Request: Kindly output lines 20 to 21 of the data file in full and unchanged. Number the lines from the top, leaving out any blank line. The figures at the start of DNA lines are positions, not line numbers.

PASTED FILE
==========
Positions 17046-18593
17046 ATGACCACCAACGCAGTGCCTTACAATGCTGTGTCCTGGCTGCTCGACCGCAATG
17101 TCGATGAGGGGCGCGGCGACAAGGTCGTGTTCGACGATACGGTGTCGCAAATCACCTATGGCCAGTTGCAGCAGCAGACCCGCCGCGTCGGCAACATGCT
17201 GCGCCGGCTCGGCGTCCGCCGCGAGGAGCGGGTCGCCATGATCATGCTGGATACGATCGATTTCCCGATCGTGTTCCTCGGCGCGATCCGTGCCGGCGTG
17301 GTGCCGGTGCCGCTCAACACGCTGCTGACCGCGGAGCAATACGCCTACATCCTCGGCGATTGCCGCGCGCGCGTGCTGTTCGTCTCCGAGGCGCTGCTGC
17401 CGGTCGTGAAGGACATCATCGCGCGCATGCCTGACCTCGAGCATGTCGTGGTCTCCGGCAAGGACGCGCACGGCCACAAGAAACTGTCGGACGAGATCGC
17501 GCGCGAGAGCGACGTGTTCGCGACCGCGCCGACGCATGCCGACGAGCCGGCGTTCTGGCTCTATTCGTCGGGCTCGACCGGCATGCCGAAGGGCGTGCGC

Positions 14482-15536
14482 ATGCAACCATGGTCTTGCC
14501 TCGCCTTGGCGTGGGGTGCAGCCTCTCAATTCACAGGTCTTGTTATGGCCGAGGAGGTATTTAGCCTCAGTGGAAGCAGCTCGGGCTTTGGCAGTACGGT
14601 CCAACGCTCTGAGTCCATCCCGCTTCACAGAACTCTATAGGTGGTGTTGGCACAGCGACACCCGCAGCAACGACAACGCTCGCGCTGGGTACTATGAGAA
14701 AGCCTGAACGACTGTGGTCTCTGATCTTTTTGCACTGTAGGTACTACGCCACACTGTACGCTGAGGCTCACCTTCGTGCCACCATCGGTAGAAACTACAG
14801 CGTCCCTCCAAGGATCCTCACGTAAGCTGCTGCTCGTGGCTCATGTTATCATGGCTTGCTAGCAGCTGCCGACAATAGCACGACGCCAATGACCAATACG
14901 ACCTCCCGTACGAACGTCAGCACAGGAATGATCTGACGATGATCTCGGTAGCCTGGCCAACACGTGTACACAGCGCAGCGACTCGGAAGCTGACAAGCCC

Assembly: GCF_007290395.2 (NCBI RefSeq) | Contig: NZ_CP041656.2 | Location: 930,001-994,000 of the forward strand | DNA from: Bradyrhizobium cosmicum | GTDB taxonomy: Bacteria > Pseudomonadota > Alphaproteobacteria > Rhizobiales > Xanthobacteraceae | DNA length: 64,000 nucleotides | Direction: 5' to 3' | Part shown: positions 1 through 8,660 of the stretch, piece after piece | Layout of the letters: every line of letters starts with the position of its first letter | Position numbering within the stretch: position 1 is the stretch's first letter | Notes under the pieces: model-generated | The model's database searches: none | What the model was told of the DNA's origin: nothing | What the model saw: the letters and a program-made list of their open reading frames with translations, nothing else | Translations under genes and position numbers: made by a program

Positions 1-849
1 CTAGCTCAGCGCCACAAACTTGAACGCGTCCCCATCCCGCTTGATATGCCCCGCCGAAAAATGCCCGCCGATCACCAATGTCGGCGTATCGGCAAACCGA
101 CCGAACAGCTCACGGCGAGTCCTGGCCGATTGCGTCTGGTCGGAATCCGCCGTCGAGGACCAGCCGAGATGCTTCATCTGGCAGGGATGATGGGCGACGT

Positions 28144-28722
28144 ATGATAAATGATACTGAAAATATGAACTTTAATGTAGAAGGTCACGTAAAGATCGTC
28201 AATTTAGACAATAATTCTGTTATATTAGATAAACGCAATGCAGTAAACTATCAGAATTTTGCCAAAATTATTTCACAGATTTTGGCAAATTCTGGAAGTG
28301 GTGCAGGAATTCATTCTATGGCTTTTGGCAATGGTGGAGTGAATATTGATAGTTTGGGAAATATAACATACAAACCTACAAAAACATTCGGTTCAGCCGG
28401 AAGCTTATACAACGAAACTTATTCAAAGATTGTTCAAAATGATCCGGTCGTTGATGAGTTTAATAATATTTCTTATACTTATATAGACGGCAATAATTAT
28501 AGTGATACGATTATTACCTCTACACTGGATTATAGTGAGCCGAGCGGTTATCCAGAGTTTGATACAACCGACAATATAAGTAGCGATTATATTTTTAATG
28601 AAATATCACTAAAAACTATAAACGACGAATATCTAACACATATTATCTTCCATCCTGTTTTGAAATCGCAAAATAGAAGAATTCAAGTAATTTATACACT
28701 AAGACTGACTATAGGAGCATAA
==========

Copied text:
28144 ATGATAAATGATACTGAAAATATGAACTTTAATGTAGAAGGTCACGTAAAGATCGTC
28201 AATTTAGACAATAATTCTGTTATATTAGATAAACGCAATGCAGTAAACTATCAGAATTTTGCCAAAATTATTTCACAGATTTTGGCAAATTCTGGAAGTG